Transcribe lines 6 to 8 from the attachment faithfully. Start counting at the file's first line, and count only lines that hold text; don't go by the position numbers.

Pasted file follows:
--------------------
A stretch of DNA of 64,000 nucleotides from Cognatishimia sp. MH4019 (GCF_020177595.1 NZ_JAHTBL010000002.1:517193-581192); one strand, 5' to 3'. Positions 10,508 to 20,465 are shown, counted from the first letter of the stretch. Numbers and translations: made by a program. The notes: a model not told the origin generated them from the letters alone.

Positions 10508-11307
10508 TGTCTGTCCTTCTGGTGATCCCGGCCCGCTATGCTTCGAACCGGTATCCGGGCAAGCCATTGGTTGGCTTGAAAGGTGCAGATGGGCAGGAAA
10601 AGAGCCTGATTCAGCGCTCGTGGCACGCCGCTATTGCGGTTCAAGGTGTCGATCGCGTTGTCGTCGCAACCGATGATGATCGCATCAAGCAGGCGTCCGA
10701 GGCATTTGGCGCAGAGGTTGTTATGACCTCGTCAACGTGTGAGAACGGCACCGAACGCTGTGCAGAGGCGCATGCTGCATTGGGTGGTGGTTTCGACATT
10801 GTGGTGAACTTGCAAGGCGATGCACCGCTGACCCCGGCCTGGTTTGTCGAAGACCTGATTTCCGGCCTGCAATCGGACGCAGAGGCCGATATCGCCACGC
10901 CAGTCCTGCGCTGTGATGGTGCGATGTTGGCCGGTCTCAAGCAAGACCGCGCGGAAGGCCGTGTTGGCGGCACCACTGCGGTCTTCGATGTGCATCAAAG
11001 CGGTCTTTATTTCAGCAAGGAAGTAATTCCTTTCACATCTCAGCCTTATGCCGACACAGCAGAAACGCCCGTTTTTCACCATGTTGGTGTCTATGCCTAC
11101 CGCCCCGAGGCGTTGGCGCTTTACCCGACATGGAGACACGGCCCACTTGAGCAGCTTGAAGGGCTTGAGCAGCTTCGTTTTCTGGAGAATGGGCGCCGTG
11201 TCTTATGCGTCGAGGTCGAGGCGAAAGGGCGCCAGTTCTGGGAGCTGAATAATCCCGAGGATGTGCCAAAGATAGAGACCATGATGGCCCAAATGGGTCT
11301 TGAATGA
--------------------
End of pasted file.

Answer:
10801 GTGGTGAACTTGCAAGGCGATGCACCGCTGACCCCGGCCTGGTTTGTCGAAGACCTGATTTCCGGCCTGCAATCGGACGCAGAGGCCGATATCGCCACGC
10901 CAGTCCTGCGCTGTGATGGTGCGATGTTGGCCGGTCTCAAGCAAGACCGCGCGGAAGGCCGTGTTGGCGGCACCACTGCGGTCTTCGATGTGCATCAAAG
11001 CGGTCTTTATTTCAGCAAGGAAGTAATTCCTTTCACATCTCAGCCTTATGCCGACACAGCAGAAACGCCCGTTTTTCACCATGTTGGTGTCTATGCCTAC